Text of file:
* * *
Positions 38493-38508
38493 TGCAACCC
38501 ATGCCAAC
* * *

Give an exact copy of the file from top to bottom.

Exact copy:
Positions 38493-38508
38493 TGCAACCC
38501 ATGCCAAC